In Carla Cantrelle's romantic drama Looking Up, aerial performer Wendy (Cantrelle) flies through the air with the greatest of ease, to the wonder and amazement of vocationally frustrated bartender Jack (Bryant Mason). For the daring young woman on the trapeze, the really difficult balancing act is love. Cantrelle's aerial ballet, choreographed by Tanya Gagne, is both hair-raisingly risky-looking and graceful. Lurking in the background of the romance are difficult and frightening suggestions. When Jack meets Wendy, he makes a joke about Peter Pan. In that legendary play about of children in flight, which has provided employment to generations of rigging specialists, little Wendy Darling learns that when you grow up, you aren't any longer allowed to fly, so growing up is scary. Will this apply to our Wendy, and her boy who won't clean up? It's a good question, but the play drags a bit in the middle, where Wendy and Jack's lovers tiff seems transparently constructed to supply plot and conform to rom-dram formula. However, by the end, Cantrelle recovers her footing with aplomb, with a humorous yet rivetingly suspenseful test of both Wendy and Jack's trust in each other and their ability to come down to earth, as well as their physical coordination.
The plot is a standard, dependable romantic machine. Tending bar at a club, Jack dares to look up at the evening's performance act -- Wendy -- and is smitten. She comes down to earth, chats with him, and wins the keys to his apartment, ostensibly so that she can take a nap, but they both know that they really want each other. They have pleasant conversation, great sex, and a common interest in rope. (No, not like that -- Jack's grandfather was a New England sailor; before meeting Wendy, who periodically replaces her rigging, Jack's knot-tying knack was unappreciated by the world.)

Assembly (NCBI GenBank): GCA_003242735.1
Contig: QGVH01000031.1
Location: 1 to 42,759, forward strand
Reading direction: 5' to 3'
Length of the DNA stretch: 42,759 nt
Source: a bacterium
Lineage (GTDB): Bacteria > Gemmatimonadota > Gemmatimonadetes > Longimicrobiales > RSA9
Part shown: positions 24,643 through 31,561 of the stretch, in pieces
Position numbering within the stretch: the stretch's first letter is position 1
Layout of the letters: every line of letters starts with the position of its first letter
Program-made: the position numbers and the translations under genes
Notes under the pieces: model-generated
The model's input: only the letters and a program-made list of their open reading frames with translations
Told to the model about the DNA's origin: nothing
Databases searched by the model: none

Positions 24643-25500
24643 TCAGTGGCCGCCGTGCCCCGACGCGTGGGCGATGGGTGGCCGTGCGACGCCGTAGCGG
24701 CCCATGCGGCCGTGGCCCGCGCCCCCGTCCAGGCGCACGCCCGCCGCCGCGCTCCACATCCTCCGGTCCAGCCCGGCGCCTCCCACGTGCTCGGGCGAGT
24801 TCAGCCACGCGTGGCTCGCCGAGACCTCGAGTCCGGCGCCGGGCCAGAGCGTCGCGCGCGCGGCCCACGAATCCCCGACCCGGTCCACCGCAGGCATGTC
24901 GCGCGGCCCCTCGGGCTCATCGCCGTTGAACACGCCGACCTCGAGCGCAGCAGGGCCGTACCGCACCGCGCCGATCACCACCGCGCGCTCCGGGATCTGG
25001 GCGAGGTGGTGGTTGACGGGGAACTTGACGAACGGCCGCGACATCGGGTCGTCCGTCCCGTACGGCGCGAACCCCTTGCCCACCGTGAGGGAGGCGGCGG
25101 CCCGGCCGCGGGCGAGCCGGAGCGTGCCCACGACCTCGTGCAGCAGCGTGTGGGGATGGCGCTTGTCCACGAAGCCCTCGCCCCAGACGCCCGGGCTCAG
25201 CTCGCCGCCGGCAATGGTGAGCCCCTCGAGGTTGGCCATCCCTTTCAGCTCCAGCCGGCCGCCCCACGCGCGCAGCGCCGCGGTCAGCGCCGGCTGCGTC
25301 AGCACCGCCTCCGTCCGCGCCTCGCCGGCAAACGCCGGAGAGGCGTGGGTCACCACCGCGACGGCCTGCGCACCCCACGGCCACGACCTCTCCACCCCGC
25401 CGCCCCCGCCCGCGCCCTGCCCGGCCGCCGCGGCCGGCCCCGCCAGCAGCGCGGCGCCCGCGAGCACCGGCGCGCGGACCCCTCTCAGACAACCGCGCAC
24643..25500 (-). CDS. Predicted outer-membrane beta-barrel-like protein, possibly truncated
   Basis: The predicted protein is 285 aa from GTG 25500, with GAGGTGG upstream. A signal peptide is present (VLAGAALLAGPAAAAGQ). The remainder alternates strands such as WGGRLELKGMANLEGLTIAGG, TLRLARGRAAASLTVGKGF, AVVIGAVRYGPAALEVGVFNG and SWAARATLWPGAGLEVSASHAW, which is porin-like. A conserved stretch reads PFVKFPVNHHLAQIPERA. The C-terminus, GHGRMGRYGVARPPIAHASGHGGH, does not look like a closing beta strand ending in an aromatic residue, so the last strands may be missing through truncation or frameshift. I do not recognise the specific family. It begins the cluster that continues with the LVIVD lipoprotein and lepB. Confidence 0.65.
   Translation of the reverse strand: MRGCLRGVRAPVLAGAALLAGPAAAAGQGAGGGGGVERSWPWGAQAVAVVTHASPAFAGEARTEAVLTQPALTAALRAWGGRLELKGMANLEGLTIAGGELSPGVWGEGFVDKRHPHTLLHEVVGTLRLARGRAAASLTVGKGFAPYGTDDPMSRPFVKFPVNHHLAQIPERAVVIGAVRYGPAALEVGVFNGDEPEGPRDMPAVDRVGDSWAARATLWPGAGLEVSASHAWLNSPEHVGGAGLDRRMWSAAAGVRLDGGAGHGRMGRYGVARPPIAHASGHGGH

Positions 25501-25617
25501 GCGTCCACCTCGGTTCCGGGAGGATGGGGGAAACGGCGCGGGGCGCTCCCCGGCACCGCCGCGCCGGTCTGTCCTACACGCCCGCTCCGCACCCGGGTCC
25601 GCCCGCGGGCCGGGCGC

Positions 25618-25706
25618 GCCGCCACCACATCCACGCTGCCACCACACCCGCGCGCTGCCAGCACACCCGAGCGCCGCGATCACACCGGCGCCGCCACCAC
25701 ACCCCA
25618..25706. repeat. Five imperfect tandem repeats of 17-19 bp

A period of domestic bliss follows, slowing the plot somewhat. Of course, all is not perfect in Wendy and Jack's lives: he still hates his job and his crackhead boss Skeeter; she is grieving for her recently deceased mentor, Mario, and for her former life in a circus. Both stress over the difficult balancing act of limiting commitment versus unpredictable freedom, in love and work. Then the relationship hits a rocky patch, for apparently random reasons. Jack makes a mistake that is never foreshadowed or even shown, only discussed. Wendy makes a mistake that reveals insecurities that are, again, never foreshadowed, and which could have been avoided with a little communication.
Cantrelle's acting is solid. Directed by Giovanna Sardelli, she navigates the earthbound bits of the play with equal grace and ease. Mason also rises to the difficult challenge of holding up half of a two-hander. Physically and emotionally, Mason's Jack seems more held down by gravity than most earthlings, contextualising his desire for not only his “Tinker Bell,” but the powers she has seemingly wrested from physics and fate.
Aerialism is a beautiful art and, as Cantrelle shows, a wonderful language for the elucidation of the human psyche's invisible leaps and falls, risks and flights of fantasy, transcendence, and love. Bogged down by a plot that, very unlike a trapeze artist, avoids even the appearance of real danger and aesthetic risk, Looking Up nevertheless has some lovely moments, mostly involving Cantrelle's aerial performance. Furthermore, devoted fans of romantic relationship drama may find Looking Up a fresh new take on the genre. I look forward to seeing Cantrelle find or invent a story on which she truly can soar. I am sure that she will soon.